CARLSBAD -- A private plane carrying three members of an Arizona family crashed into the Pacific Ocean yesterday just after taking off from McClellan-Palomar Airport in Carlsbad.
Two bodies, identified by a relative as Sharon Kochert, 59, and her daughter, Alexandria Meekcoms, 25, were recovered by commercial boats about two miles offshore. Kochert's husband, Leroy "Lee" Kochert, 70, believed to be the pilot of the plane, was still missing when authorities called off their search about 6 p.m.
Nichole Burgan of Carlsbad said yesterday that her mother, stepfather and sister had flown from their Arizona homes to see Burgan's newborn son. During their visit, the family and friends talked about death.
"Most of them said they wanted to die peacefully, in their sleep. All except my mother. My mother said she wanted to go in a big way," said a tearful Burgan.
She dropped off the trio at the Carlsbad airport shortly after 9 a.m. so they could fly home to the Phoenix area. Officials said the single-engine Cessna crashed minutes after its 9:45 a.m. takeoff.
Airport spokesman Bill Polick said the pilot radioed "some kind of a catastrophic event" moments after takeoff to air traffic controllers.
Crew members of a commercial boat, the Horizon, saw the plane go down and radioed in the initial report, Coast Guard spokeswoman Petty Officer First Class Anastasia Devlin said. Within minutes, nine other commercial and private vessels were helping a Coast Guard cutter and helicopter search the crash site of about one square mile, Devlin said.
Burgan said the three had flown in to see her 5-week-old son, Kaj, at the home Burgan shares with her husband, Erik, and 10-year-old daughter, Taliyah. She took a cellular phone photo of the trio when they deplaned at the airport on Saturday and first held her baby.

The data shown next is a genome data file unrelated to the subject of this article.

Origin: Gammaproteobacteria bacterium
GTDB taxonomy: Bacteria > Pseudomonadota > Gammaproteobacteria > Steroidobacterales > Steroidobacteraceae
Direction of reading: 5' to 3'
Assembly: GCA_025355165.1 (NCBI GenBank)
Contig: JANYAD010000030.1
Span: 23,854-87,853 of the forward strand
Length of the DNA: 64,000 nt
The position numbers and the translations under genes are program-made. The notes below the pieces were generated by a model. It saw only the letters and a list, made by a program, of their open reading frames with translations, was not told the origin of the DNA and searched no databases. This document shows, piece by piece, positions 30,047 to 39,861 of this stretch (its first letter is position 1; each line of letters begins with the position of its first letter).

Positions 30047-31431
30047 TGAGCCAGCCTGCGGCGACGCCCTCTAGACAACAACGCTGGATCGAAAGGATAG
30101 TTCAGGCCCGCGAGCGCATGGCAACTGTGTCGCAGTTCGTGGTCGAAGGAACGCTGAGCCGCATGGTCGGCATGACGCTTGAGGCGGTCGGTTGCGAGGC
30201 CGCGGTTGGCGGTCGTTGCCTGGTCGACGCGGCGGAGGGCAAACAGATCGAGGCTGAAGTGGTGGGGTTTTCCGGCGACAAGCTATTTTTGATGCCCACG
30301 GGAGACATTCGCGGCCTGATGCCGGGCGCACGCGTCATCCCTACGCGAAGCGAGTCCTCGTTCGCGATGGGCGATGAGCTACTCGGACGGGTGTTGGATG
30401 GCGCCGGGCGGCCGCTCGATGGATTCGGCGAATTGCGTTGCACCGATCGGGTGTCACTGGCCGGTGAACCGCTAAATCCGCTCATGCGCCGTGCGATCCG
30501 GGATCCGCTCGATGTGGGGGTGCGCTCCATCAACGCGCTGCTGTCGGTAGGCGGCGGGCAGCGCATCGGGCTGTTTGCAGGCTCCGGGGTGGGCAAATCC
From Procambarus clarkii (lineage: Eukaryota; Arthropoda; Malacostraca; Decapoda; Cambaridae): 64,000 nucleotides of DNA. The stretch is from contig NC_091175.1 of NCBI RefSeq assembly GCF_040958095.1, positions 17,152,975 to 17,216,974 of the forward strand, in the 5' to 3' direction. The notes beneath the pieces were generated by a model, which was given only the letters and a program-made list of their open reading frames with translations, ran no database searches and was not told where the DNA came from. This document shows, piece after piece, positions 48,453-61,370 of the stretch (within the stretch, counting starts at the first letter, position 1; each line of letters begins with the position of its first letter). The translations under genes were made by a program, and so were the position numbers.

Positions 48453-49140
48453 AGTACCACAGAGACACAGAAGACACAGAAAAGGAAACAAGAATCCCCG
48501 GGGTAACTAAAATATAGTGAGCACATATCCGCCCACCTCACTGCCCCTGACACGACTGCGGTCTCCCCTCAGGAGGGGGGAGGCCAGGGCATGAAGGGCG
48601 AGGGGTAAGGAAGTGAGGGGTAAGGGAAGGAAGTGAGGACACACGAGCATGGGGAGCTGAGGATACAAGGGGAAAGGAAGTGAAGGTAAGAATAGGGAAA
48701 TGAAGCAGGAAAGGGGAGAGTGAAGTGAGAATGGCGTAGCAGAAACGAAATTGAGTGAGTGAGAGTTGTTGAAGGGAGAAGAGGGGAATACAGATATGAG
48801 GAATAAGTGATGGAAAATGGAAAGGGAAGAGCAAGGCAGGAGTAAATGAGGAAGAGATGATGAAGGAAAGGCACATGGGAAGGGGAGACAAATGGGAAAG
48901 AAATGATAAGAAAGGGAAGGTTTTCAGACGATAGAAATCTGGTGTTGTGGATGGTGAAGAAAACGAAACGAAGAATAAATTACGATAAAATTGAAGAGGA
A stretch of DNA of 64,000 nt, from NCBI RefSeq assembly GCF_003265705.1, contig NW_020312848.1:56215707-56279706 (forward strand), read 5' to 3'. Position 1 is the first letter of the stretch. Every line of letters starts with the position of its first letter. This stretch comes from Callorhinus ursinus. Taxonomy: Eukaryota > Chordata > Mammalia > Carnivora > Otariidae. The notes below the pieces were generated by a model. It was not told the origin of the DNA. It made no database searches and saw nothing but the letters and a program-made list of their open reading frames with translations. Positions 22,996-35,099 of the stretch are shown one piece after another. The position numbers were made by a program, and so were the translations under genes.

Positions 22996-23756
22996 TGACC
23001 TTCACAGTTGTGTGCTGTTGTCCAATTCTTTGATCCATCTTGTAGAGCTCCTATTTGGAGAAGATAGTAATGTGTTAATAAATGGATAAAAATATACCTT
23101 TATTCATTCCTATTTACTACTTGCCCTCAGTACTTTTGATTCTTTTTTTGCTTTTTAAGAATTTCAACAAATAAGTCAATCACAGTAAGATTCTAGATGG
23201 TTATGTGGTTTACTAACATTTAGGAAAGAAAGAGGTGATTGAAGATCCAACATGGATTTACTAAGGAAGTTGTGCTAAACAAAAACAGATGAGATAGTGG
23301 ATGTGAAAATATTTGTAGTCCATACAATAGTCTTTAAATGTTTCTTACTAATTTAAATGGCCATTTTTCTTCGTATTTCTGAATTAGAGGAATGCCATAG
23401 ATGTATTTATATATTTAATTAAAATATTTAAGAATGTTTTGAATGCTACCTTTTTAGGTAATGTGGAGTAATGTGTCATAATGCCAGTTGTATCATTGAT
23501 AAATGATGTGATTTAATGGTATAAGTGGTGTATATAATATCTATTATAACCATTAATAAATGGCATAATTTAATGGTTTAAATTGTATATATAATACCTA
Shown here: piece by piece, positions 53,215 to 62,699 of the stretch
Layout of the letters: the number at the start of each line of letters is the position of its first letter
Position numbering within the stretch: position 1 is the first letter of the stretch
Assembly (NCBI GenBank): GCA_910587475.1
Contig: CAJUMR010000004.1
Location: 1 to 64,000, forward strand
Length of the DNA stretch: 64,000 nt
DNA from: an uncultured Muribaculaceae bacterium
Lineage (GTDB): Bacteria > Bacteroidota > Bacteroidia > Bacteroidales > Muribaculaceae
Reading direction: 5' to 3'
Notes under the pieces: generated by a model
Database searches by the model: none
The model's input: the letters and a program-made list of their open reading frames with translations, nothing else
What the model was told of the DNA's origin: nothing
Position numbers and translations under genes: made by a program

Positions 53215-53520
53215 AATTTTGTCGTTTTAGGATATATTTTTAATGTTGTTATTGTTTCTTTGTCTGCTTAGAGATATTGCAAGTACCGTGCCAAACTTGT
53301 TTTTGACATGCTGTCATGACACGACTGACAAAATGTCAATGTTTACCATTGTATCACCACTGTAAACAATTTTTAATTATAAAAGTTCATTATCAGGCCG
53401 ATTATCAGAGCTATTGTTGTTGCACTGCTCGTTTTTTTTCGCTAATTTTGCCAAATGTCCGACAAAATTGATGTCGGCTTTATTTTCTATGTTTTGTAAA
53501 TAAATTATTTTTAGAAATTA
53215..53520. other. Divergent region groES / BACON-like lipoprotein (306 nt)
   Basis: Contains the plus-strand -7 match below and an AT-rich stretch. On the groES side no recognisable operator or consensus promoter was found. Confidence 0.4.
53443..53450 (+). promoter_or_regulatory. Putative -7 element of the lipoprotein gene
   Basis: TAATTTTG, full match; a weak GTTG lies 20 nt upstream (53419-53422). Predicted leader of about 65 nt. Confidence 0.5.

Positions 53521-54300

Leroy Kochert was a retired dentist and his wife was his former dental assistant. Meekcoms was a former English teacher who attended Purdue University and had become a personal trainer and fitness model.
Burgan described her parents as an adventurous couple who loved to travel, saying Kochert had climbed Mount Kilimanjaro and her mother had been learning to fly. They had just returned last winter from two years of sailing their 42-foot boat around Australia and loved the country so much they considered moving there.
Burgan said that while they were gone, Kochert leased out his private four-seater plane and this spring had spent the last few weeks getting himself recertified to fly, and his plane mechanically tuned up.
"He was meticulous about his things, his plane and his boat," she said. She had sailed and flown with him and her mother many times on both.
Investigators from the Federal Aviation Administration and the National Transportation Safety Board were sent to the scene, FAA spokesman Allen Knitzer said. It could take weeks to determine the cause of the crash, he said.
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